Exercise for Your Health, But Cut Sugar to Fight Obesity

candyFor decades we’ve been told how important it is to exercise if we want to lose weight—but we may not be getting the whole story. While staying active plays an important role in disease prevention and overall health, it turns out it is not the main factor in the fight against obesity. That title is reserved for sugar, according to a new report.

The report, published in the British Journal of Sports Medicine, points out that sugar and carbohydrates are the biggest culprits contributing to the sharp rise in obesity among Americans and those in similarly developed countries—and that even vigorous exercise will not offset the consequences of a high-sugar diet.

To make their case, researchers called attention to the fact that while obesity rates have skyrocketed in the last 30 years, our physical activity levels have remained pretty much the same. In other words, we’re not doing anything drastically different, but we’re still getting heavier. What has changed, however, is our diet—mainly the overload of sugar-laden processed foods introduced in the last few decades. The excess sugar and carbs pose a bigger risk than alcohol, tobacco use, and a lack of exercise combined, says the report.

Study authors spotlight the need to do a better job of educating consumers about the dangers of a high-sugar diet and, if possible, eliminating the perception that we can eat whatever we want as long as we exercise enough. Once again, we are reminded that the quality of the calories we eat is just as important—if not more so—than the quantity.

The bottom line is this: the body does not need nearly as much sugar as it gets from the Standard American Diet. Still, Americans consume at least 37 teaspoons of sugar daily (including the hidden sugars from starchy carbohydrates), which studies show can alter the balance of healthy bacteria in the gut and actually cause us to hold on to excess weight. By breaking free of our sugar addiction, we may be able to turn the tables on obesity and move toward a healthier future.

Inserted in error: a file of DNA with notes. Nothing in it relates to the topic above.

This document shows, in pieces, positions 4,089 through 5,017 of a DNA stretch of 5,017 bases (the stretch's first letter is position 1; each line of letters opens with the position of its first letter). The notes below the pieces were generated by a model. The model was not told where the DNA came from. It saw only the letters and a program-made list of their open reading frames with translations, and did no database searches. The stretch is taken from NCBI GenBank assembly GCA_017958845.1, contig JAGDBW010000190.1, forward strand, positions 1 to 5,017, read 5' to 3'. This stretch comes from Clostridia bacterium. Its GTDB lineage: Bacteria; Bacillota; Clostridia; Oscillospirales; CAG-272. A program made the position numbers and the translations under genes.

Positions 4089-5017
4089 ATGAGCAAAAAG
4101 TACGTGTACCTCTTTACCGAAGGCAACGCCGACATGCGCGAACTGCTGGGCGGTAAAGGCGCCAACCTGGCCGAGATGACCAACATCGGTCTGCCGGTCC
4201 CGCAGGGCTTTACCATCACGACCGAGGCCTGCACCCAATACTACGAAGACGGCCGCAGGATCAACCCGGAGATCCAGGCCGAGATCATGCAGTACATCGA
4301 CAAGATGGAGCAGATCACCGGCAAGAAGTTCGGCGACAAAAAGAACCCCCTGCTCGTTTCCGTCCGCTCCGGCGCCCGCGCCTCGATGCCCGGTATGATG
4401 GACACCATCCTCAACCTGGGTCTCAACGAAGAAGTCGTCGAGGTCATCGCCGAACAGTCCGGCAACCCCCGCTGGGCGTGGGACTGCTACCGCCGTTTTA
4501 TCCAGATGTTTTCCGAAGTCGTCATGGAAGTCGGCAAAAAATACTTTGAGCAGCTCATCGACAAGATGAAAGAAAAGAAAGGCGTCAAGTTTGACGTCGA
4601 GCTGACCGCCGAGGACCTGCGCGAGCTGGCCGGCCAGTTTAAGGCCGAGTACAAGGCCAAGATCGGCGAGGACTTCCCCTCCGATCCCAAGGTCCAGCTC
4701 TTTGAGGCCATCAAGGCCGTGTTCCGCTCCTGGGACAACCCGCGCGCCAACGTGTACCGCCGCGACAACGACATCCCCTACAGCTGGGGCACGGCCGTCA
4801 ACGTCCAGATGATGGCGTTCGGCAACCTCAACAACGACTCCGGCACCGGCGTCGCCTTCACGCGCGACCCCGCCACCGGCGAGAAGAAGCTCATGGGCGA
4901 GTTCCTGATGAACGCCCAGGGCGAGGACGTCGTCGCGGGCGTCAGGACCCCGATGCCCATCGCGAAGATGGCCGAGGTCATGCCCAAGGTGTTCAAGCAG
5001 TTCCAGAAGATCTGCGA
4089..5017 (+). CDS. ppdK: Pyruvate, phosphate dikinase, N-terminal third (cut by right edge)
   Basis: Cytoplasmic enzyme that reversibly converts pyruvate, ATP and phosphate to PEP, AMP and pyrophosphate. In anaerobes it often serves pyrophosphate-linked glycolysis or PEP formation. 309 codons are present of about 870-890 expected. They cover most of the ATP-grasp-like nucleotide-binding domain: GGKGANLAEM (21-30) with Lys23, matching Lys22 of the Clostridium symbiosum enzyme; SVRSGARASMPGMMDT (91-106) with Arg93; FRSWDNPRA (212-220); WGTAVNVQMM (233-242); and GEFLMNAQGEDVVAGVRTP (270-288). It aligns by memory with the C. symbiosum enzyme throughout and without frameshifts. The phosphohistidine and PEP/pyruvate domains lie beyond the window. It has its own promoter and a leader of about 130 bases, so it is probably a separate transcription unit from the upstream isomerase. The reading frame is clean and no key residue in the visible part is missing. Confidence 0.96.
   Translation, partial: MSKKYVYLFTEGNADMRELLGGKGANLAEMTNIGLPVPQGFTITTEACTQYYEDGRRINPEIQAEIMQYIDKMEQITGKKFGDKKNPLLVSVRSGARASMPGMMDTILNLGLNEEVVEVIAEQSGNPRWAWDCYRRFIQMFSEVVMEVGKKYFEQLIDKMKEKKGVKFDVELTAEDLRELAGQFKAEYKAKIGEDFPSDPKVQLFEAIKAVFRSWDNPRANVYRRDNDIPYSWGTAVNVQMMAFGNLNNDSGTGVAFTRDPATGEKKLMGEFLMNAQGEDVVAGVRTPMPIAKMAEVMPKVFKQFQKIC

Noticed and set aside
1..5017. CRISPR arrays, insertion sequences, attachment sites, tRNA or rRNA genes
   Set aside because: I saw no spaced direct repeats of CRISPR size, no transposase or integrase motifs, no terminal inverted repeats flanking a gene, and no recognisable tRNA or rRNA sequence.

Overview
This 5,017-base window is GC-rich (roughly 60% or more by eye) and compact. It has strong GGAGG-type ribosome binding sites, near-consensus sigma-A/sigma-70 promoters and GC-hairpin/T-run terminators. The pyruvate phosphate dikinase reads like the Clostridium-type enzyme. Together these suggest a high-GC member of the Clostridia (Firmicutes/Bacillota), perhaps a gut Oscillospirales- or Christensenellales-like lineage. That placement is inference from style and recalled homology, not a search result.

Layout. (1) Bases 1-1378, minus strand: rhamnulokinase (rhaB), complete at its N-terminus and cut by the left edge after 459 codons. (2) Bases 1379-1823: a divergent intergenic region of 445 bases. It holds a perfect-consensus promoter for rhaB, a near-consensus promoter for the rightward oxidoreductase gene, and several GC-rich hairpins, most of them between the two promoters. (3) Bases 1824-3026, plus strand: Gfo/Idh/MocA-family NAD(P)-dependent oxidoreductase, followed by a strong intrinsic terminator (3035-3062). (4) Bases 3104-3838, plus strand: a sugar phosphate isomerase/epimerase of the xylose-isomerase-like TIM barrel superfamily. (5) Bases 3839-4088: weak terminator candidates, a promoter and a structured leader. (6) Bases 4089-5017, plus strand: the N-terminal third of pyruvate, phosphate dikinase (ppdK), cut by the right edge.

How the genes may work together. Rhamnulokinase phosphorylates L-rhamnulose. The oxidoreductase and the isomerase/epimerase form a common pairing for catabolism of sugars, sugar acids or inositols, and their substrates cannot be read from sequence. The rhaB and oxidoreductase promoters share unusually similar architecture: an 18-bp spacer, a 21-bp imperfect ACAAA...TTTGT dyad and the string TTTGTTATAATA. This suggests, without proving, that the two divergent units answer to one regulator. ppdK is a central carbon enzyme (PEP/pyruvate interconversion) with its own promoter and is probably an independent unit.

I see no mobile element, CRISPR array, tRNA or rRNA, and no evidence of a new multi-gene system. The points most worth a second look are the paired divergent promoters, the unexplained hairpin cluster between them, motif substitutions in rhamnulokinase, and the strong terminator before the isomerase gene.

No tags

Natural Ingredient in Black Tea May Help with Type 2 Diabetes

loose_teaResearch tells us that a healthy diet plays an important role in diabetes prevention and management. Indeed, what we eat and drink may impact the way our bodies control the digestion of carbohydrates, which in turn affects the way we process blood sugar, or glucose. Recently, several studies have looked at black tea as a possible ally.

Building upon an earlier study from Japan, scientists in the United States recently conducted a study using black tea extract to determine whether or not the natural chemicals in the tea may help prevent type 2 diabetes—a chronic condition that affects how the body metabolizes glucose and maintains healthy blood sugar levels.

The body uses certain digestive enzymes to break down carbohydrates and form glucose, and in both studies researchers were able to determine that the antioxidant chemicals called polyphenols that are found in black tea actually slowed down that process and lessened glucose formation. Previous studies have found similar effects with green tea, which typically has a higher level of polyphenols and less caffeine than black tea.

Type 2 diabetes is the most common type of diabetes. It currently affects nearly 30 million Americans every day, but key factors such as diet, exercise, and maintaining a healthy weight are critical to preventing or delaying its onset. Experts agree that drinking tea regularly may benefit those with type 2 diabetes by helping the body manage glucose levels more efficiently.

No tags